If your college student is struggling academically, she (and you) may be wondering how to improve her situation. You are probably encouraging her to do everything that she can to do better. Most students who are in difficulty – perhaps even on academic warning or academic probation – want to do better, but many do not know what to do. They say they’ll work harder, but they don’t necessarily know how to work smarter. Other students simply make the wrong decisions in an attempt to improve their situation.
Talk to your student about her difficulty. Help her try to honestly analyze what has caused the problem. (This may not be an easy process.) As she begins to think about how to address her situation, encourage her to avoid many common mistakes by considering some of the following ten wise decisions to improve her GPA.
- Take ownership of the problem. Many students do not want to admit that their difficulty is the result of their actions. They allow themselves to become victims. They blame the professor, the subject matter, the time of the class, their fellow students, their roommate or living situation, or some other factor. If your student takes ownership of the problem, he will take the first step toward taking ownership of the solution. He will not simply hope that he gets lucky or that things will get better, he will know that he needs to take action to improve the situation.
- Withdraw on time from a course that is not salvageable. Sometimes students may recognize that there is one course in their current schedule which they will probably not be able to pass, or will barely pass. Some students hope things will get better, or they simply do not want to face the reality of failure, so they wait too late to withdraw from the class. Hopefully, your student will not need to withdraw from a class very often, but sometimes it is the wisest decision because it allows the student to put her energies into the courses in which she may potentially do well – and to protect her GPA. Encourage your student not to wait. If she is not sure about the deadline or process for withdrawing, she should talk to her academic advisor or advising office. She should not assume that she will be given special consideration after the deadline.
- Use a pass/fail option if it is available. Many schools offer students an option of taking a certain number of their courses (sometimes as many as one per semester) on a pass/fail basis. Students may choose not to receive a grade for a course, but to have it appear on their transcript as a P or F, while still getting the credit for the course. This means that the course will not affect their GPA. Be sure that your student takes advantage of this option if it is available, and does not miss the deadline for requesting the option. Again, if she is not sure of the policy, your student should consult with her advisor or advising office.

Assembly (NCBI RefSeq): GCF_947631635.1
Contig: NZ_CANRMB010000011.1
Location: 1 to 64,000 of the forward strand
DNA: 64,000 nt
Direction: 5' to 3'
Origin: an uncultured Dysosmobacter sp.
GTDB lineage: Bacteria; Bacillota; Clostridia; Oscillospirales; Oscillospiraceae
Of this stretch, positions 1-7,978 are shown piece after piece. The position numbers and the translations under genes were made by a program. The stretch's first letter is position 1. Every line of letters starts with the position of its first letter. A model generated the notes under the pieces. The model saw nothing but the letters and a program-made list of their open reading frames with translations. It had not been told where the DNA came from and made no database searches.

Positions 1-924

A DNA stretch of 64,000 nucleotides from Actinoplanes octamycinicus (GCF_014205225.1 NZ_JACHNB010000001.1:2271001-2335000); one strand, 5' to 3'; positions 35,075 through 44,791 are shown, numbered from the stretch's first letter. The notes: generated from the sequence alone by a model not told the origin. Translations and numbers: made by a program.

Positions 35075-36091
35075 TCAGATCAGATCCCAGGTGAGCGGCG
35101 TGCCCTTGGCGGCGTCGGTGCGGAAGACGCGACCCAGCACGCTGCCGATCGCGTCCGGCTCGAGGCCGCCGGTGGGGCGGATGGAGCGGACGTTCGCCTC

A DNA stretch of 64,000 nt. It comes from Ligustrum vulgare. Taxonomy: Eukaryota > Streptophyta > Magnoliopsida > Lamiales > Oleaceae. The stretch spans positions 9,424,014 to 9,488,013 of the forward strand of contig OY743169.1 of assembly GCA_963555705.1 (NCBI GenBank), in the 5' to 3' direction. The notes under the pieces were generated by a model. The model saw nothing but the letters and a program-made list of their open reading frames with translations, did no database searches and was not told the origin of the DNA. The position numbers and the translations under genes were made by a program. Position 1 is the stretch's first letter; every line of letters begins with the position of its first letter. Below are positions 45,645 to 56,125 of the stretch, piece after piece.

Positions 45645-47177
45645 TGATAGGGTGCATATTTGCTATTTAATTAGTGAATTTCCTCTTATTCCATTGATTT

- Get help. Most schools offer tutoring services or other support. Students in difficulty should seek this help early and often. Your student does not need to, and should not, struggle alone. Your student might also talk with another student who is doing well in the course and who might be willing to spend some time tutoring. Often, the best students are the students who are the first to seek tutoring help. Seeking help or tutoring is a wise, proactive step.
- Don’t forget about any Incomplete grades. Sometimes unexpected circumstances arise at the end of a semester and a student will receive an Incomplete grade. This means that your student still needs to do something to finish the course, and he will then receive his grade. Many students forget about the work that they need to complete when they get wrapped up in the next semester’s classes. At most institutions, an Incomplete grade will become an F after a certain amount of time. Your student should be sure to complete all coursework. Successfully turning an Incomplete into a quality grade can help a GPA.